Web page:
Brother Pedro, Model for New Evangelization

Illness Put Him in Contact with the Poor

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GUATEMALA CITY, JULY 30, 2002 ( During his 24-hour visit, John Paul II canonized Brother Pedro de San José de Betancur, the country’s apostle to the sick and poor.

Born in the Canary Islands of Spain on Sept. 18, 1626, in Vilaflor, Tenerife, he went to Guatemala as a lay missionary at age 24. Upon arrival, he said: «I want to live and die here.»

Serious illness put the Third Order Franciscan in contact with the poor of Guatemala.

After recovering his health unexpectedly, he became an apostle to captives and a protector of the Indians and immigrants. He sheltered orphaned and abandoned children, building schools to educate them properly.

He founded the first hospital for convalescents in the world, and was known frequently to dress the wounds of the poor and carry them to the sanatorium on his shoulders.

Brother Pedro also opened an oratory, which he called «the House of Our Lady of Bethlehem.» Other Franciscan tertiaries imitated him, sharing penance, prayer and charitable work with him.

Communal life took shape when Brother Pedro wrote a rule, which was also adopted by the women who taught the children. It was the beginning of the Order of Men Bethlemites and Women Bethlemites.

Around 1800, the order had 500 members. Hospitals were built from Mexico to Argentina. However, in 1820, the Spanish crown banned the order, claiming that it sheltered pro-independence activists.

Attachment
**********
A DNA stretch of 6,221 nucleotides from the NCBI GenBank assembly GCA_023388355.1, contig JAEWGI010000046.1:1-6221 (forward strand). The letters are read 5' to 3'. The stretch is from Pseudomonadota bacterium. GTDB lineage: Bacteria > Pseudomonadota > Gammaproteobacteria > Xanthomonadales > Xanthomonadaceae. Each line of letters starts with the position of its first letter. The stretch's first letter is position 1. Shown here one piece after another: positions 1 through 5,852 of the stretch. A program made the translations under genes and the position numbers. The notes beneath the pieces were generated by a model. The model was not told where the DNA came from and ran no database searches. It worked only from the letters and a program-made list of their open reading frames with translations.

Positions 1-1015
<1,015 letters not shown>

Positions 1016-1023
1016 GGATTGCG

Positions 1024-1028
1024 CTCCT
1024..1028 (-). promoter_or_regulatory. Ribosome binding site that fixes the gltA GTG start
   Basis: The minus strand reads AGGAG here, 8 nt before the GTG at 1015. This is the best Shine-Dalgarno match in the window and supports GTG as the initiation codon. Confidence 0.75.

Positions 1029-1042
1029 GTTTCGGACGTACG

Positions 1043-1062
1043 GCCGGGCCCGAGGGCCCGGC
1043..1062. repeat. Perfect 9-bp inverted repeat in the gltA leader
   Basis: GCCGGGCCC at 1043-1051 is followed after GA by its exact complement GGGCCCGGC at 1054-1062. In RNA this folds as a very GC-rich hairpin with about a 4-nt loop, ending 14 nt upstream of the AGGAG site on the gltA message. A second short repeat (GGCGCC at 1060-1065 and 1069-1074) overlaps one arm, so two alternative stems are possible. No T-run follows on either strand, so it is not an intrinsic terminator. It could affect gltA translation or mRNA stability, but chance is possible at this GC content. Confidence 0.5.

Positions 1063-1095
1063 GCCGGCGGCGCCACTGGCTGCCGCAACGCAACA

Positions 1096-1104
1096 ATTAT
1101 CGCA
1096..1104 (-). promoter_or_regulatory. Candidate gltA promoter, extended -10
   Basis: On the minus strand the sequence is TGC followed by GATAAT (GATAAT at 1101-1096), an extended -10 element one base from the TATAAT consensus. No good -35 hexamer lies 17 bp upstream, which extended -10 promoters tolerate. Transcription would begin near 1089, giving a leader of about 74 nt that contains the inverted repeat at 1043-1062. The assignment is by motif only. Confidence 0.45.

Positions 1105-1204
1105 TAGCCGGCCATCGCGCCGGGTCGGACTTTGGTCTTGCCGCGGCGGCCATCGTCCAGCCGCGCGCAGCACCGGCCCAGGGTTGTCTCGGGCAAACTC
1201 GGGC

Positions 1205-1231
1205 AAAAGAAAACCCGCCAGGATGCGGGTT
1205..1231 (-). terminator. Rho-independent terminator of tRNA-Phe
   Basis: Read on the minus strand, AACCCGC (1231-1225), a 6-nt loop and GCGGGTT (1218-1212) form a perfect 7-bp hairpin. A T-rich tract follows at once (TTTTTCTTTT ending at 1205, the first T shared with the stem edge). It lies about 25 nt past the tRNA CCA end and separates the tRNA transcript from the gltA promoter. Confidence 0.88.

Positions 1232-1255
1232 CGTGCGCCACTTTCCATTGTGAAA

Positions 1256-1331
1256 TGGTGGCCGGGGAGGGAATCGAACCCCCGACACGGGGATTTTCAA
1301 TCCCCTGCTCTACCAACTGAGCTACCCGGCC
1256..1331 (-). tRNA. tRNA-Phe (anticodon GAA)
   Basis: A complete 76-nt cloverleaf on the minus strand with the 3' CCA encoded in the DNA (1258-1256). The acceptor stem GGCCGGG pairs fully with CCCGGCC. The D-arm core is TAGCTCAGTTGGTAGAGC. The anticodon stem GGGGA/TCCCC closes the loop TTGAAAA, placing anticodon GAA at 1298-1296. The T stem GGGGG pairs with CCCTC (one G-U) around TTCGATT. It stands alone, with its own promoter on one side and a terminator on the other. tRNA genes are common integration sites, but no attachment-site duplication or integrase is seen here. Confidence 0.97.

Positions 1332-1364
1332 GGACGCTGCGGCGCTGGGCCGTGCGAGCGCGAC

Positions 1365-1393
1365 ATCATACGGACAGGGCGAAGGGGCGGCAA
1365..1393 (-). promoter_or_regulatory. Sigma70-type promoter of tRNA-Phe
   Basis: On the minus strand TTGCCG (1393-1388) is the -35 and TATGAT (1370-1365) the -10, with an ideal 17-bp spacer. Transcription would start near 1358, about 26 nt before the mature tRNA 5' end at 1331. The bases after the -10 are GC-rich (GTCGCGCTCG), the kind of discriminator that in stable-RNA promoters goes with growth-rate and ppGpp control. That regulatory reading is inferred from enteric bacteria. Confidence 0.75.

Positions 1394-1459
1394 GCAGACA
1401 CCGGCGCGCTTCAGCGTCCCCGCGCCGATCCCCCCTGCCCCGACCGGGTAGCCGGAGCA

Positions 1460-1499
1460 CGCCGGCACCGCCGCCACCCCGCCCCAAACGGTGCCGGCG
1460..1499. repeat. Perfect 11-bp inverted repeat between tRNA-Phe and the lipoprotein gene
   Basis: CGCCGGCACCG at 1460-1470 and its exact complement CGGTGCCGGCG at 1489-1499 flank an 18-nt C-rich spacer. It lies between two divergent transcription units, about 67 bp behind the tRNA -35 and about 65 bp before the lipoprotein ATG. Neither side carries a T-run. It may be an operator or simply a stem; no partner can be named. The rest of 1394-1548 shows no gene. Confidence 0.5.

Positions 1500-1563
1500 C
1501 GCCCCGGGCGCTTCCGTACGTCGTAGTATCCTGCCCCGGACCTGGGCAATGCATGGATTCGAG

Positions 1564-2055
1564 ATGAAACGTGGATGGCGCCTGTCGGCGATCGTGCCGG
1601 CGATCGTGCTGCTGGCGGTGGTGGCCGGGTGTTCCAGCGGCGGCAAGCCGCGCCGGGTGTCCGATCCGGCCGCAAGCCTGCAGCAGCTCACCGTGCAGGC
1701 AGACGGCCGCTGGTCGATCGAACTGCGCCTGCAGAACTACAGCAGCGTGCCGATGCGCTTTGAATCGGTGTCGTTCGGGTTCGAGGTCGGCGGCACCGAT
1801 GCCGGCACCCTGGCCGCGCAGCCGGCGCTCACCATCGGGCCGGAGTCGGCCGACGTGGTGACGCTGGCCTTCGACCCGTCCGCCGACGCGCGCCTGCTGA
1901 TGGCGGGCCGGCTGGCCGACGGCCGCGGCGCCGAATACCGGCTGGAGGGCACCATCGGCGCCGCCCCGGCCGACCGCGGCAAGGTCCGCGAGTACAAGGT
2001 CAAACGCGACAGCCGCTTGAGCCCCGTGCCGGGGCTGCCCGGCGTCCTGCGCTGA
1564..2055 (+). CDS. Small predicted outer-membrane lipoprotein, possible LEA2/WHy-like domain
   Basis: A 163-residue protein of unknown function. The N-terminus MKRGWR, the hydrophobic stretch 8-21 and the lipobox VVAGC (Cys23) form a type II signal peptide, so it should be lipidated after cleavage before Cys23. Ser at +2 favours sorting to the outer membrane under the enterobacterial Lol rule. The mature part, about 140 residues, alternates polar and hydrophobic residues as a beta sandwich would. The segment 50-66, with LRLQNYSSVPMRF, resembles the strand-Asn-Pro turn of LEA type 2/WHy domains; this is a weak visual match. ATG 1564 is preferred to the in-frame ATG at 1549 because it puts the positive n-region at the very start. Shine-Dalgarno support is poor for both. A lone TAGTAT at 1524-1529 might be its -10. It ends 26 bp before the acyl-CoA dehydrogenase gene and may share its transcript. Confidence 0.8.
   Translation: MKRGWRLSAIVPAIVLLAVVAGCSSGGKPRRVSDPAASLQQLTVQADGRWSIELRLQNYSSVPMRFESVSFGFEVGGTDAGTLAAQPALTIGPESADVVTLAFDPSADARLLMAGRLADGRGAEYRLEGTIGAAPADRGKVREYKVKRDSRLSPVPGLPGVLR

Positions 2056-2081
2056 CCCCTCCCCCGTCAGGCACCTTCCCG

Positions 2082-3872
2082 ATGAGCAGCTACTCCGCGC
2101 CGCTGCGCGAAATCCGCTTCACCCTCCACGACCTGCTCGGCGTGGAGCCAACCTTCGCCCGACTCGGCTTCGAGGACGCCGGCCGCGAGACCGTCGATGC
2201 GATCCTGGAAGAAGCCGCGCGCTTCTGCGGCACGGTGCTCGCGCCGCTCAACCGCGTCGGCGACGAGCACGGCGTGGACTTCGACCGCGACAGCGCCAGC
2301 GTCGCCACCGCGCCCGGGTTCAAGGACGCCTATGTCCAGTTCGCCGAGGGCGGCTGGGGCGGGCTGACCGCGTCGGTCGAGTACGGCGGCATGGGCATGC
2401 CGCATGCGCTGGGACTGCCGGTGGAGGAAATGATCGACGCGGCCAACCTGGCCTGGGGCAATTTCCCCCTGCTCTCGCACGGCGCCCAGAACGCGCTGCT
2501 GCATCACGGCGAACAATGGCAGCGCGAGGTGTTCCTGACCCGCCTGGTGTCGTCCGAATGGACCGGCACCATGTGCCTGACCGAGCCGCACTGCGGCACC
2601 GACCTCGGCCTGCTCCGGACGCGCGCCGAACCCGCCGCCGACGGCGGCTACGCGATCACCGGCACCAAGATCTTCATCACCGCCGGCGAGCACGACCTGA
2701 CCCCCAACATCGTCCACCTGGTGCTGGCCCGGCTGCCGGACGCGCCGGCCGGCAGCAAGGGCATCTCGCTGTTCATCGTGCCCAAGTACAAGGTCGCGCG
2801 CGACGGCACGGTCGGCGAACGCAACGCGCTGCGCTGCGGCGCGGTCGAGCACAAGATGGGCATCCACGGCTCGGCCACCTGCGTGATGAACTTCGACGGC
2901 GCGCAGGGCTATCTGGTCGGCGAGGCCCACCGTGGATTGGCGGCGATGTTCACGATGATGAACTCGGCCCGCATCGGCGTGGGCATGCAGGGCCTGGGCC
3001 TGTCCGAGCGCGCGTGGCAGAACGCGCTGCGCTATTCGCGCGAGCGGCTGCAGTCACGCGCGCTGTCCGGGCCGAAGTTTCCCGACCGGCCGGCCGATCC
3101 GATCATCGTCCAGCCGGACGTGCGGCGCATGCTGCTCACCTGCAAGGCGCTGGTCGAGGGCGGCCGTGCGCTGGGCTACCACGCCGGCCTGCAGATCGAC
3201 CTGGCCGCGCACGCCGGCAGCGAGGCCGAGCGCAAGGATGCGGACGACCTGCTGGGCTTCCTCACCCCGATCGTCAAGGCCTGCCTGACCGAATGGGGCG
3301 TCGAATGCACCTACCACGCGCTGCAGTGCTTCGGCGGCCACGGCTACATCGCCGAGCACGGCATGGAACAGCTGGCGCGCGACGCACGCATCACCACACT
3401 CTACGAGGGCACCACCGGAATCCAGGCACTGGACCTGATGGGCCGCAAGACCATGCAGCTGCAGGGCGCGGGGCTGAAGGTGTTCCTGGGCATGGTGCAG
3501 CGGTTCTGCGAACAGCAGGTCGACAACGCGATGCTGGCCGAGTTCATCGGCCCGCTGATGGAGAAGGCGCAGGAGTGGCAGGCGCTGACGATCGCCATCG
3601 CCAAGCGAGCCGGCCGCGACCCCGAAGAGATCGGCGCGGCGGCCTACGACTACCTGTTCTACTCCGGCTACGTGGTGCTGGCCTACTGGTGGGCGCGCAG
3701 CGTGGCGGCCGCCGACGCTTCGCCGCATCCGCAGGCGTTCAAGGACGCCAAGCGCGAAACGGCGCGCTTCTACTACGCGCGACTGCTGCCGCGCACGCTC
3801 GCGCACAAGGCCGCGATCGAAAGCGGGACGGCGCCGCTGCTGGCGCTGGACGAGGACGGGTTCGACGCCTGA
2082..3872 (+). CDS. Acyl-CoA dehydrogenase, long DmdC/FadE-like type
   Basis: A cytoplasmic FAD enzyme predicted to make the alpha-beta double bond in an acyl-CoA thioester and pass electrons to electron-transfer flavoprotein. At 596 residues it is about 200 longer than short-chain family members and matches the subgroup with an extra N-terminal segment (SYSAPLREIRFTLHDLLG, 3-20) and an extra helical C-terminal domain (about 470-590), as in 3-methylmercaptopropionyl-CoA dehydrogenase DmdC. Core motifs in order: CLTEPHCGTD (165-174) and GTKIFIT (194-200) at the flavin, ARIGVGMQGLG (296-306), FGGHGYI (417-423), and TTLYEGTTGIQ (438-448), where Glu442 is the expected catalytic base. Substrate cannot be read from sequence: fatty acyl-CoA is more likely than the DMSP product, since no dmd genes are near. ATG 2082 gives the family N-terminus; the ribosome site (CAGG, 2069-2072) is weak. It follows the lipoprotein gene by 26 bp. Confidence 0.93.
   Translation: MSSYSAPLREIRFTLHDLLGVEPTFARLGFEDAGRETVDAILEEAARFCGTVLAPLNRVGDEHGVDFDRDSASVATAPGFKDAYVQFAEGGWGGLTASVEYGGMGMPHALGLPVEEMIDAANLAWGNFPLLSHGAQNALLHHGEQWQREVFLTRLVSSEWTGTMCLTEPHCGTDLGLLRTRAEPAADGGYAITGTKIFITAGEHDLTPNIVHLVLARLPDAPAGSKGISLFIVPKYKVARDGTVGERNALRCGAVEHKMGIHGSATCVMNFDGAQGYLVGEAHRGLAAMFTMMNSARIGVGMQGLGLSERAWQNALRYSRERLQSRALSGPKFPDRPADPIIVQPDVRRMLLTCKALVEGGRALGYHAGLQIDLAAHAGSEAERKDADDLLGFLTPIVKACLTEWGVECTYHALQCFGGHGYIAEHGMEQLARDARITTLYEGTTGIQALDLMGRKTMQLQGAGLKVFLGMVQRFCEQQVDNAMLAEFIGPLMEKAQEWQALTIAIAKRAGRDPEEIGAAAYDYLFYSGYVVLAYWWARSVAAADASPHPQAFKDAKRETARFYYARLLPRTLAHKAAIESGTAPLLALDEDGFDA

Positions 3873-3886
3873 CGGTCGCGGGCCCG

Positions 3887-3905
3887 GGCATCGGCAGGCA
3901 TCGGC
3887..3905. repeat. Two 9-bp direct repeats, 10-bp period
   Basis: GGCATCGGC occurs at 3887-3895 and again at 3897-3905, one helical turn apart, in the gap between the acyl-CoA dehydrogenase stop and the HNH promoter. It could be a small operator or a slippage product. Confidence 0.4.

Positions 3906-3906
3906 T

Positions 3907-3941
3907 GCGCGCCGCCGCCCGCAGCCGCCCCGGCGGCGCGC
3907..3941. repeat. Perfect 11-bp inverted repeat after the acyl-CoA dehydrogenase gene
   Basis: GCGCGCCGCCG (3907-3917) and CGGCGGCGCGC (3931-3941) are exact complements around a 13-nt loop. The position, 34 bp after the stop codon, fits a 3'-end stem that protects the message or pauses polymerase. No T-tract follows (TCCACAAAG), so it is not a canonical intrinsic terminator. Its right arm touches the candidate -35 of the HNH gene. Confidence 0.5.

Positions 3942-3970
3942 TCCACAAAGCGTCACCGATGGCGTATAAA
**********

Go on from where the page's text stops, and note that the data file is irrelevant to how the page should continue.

The men’s order was restored in 1984 by Father Luis de la Cruz of Tenerife, after John Paul II beatified Brother Pedro in 1980. Today these religious work in Tenerife and Guatemala, dedicated to charitable care of the sick and elderly.

The women’s order, has about 800 religious in four continents, most especially in Colombia, Mexico, Cameroon and India.

Brother Pedro died at 41 on April 25, 1667.

«He was a tireless missionary and an intense and brilliant educator, who invented his own method of teaching, in which he combined song, game and dance,» Cardinal José Saraiva Martins, prefect of the Vatican Congregation for the Causes of Saints, told the Pope on July 8, 2001, when the decree was published recognizing a miracle attributed to his intercession.

John Paul II proposed the saint as a model for the new evangelization in an address to the Latin American bishops’ council in October 1984.

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